Skoufis says Woodbury Common turned its back on $5 million for new train station

(file photo)

CENTRAL VALLEY – State Senator James Skoufis (D, Woodbury), Thursday, said the owner of Woodbury Common outlet mall has turned its back on $5 million he secured from Albany to build a new Metro-North train station at the shopping venue.

He said Simon Properties “has refused so much as a meeting to discuss the construction” of a station and “walked away from both $5 million and, more importantly, an opportunity to further alleviate traffic in the local community.”

The senator said Simon Properties “has ignored repeated requests” dating back to May 13 to meet with MTA Chairman Patrick Foye, Skoufis and local officials.

“In my seven years in the state legislature, I’ve never seen such unreasonable disregard by a corporation towards its host community,” Skoufis said. “We are coming to the table with $5 million to make a train station work and Simon Properties doesn’t even have the decency to take a meeting.”

Orange County Legislator Laurie Tautel was also critical of the situation. “Who in their right mind walks away from $5 million without event so much as a meeting?” she asked. “Simon Properties needs to grow up, recognize the rare opportunity that is before them, and work to advance a new train station.”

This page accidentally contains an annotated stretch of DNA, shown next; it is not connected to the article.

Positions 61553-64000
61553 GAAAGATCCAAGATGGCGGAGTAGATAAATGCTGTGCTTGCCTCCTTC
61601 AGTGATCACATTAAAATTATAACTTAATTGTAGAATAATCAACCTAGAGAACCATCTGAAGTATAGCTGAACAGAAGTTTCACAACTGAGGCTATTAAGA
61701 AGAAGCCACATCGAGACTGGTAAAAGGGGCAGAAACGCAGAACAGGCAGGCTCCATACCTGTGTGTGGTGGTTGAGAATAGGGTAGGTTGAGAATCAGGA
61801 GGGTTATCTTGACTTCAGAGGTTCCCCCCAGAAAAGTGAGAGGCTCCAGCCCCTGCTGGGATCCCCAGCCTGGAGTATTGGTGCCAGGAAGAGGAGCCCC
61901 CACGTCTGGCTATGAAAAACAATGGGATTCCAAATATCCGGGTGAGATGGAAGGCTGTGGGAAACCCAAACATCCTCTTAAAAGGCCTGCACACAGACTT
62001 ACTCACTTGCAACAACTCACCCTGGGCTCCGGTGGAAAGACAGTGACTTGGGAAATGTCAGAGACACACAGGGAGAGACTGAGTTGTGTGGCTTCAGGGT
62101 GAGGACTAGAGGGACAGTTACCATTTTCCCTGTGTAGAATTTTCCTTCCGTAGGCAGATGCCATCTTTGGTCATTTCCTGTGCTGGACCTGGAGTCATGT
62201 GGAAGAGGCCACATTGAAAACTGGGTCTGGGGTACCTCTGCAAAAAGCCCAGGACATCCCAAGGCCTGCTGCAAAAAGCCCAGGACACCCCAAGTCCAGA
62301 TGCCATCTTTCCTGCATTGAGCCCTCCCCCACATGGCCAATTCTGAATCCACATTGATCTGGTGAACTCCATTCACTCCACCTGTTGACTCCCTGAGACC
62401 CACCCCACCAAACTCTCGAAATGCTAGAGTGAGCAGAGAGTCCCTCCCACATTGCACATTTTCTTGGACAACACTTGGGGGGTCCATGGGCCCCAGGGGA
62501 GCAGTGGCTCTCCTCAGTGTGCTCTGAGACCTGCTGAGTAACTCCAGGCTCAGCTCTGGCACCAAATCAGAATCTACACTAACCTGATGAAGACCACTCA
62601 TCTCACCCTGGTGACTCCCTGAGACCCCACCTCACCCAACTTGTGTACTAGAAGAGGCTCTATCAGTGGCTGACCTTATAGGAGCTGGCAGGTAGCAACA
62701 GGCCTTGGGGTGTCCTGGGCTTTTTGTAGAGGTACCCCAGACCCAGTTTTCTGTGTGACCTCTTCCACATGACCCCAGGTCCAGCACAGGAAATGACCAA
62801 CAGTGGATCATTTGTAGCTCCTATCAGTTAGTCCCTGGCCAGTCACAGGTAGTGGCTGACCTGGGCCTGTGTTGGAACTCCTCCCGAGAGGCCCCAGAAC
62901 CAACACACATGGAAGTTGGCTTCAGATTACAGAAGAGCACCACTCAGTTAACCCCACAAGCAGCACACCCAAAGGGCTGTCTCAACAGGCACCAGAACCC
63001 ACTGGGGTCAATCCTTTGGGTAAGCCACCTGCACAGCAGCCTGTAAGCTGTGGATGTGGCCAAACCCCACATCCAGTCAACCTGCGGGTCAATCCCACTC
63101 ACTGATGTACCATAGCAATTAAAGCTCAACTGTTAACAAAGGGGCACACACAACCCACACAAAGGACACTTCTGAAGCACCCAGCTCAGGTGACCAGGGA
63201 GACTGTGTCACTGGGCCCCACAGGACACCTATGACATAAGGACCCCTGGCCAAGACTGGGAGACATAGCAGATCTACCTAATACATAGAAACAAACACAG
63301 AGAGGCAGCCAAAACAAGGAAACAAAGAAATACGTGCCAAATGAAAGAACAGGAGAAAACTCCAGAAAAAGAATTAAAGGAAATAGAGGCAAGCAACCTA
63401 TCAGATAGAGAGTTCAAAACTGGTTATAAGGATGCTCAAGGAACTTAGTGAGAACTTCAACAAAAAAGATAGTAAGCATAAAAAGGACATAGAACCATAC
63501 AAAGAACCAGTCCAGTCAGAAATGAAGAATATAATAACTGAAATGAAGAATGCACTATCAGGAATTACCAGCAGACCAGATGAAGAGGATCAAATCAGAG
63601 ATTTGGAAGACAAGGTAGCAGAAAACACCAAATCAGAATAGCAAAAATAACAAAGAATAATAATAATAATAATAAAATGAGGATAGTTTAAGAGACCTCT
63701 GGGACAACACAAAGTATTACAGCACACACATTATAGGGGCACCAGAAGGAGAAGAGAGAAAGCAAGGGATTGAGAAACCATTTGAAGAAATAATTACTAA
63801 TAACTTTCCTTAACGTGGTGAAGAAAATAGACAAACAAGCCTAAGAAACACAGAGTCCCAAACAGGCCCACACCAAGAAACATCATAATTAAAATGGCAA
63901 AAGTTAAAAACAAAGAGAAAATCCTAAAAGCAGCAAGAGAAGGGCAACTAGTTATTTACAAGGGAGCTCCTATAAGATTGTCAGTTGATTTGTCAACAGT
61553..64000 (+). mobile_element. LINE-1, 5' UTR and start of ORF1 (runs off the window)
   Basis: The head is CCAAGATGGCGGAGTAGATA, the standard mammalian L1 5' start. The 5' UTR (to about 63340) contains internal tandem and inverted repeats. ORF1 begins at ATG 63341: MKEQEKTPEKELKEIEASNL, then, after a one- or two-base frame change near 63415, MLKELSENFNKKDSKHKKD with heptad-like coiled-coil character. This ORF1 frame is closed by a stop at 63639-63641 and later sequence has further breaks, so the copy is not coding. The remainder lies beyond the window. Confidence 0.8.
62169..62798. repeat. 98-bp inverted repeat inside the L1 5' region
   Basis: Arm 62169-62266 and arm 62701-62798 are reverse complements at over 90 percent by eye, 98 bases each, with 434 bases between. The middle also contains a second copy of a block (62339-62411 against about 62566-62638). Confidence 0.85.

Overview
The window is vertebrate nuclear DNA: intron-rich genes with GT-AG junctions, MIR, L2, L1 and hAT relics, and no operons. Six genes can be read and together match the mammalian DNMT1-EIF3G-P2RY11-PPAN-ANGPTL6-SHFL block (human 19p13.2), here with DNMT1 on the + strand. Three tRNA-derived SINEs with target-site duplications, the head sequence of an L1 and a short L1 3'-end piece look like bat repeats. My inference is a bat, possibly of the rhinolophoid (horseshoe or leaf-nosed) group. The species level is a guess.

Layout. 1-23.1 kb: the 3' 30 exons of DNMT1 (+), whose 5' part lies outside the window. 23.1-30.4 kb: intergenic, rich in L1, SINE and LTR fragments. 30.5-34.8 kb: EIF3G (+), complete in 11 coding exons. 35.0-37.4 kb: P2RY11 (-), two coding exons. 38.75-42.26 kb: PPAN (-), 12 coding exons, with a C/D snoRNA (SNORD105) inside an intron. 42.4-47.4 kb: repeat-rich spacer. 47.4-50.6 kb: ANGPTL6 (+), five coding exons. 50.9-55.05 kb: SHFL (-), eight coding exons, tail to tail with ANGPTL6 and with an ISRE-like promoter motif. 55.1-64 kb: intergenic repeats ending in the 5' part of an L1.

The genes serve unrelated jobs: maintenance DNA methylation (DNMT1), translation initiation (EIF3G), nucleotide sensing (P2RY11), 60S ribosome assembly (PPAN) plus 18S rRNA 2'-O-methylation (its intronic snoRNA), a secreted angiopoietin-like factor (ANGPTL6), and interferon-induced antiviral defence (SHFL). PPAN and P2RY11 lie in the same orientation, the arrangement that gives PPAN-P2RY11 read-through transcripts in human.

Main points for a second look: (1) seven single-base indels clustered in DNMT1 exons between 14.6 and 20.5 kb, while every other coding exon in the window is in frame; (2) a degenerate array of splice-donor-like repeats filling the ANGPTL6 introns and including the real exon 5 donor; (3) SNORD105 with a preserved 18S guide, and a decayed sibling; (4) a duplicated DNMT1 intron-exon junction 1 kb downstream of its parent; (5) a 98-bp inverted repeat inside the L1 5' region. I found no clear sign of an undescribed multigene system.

Woodbury Town Supervisor Frank Palermo said he was “beyond sorely disappointed in Simon Properties for turning its back on our community.” He said the planning board “should draw a line in the sand and demand that a train station be part of any new expansion at Woodbury Common.”

Harriman Village Mayor Steve Welle said the company is “out of control and it’s long past time we declared enough is enough.”

He said a new train station in Woodbury Common “would be a game changer for our local community and Simon Properties’ refusal to move forward – despite $5 million in state funding secured by Senator Skoufis – is incomprehensible.”

Welle said any application by the shopping center to expand even further “should be rejected by local elected officials, rejected by the community, and rejected by the planning board.”



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